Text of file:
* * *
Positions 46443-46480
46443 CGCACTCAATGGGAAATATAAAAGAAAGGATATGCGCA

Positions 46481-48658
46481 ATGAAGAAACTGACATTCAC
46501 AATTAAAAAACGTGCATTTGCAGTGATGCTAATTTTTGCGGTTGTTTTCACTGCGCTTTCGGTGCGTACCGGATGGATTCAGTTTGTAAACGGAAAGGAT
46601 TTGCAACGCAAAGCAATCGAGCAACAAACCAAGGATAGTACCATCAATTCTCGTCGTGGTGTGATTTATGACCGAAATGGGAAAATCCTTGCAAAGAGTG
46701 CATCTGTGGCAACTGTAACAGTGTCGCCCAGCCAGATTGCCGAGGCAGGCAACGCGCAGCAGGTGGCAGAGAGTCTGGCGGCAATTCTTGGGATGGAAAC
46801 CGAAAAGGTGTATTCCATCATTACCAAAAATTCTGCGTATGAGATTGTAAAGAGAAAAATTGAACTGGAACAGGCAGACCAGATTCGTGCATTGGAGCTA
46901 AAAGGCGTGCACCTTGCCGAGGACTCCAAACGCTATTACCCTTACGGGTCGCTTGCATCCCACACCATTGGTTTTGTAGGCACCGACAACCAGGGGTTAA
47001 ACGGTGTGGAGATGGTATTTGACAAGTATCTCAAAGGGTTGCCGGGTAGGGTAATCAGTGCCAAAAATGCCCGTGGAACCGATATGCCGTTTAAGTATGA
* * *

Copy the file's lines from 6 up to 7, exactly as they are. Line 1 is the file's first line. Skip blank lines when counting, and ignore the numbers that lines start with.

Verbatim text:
46601 TTGCAACGCAAAGCAATCGAGCAACAAACCAAGGATAGTACCATCAATTCTCGTCGTGGTGTGATTTATGACCGAAATGGGAAAATCCTTGCAAAGAGTG
46701 CATCTGTGGCAACTGTAACAGTGTCGCCCAGCCAGATTGCCGAGGCAGGCAACGCGCAGCAGGTGGCAGAGAGTCTGGCGGCAATTCTTGGGATGGAAAC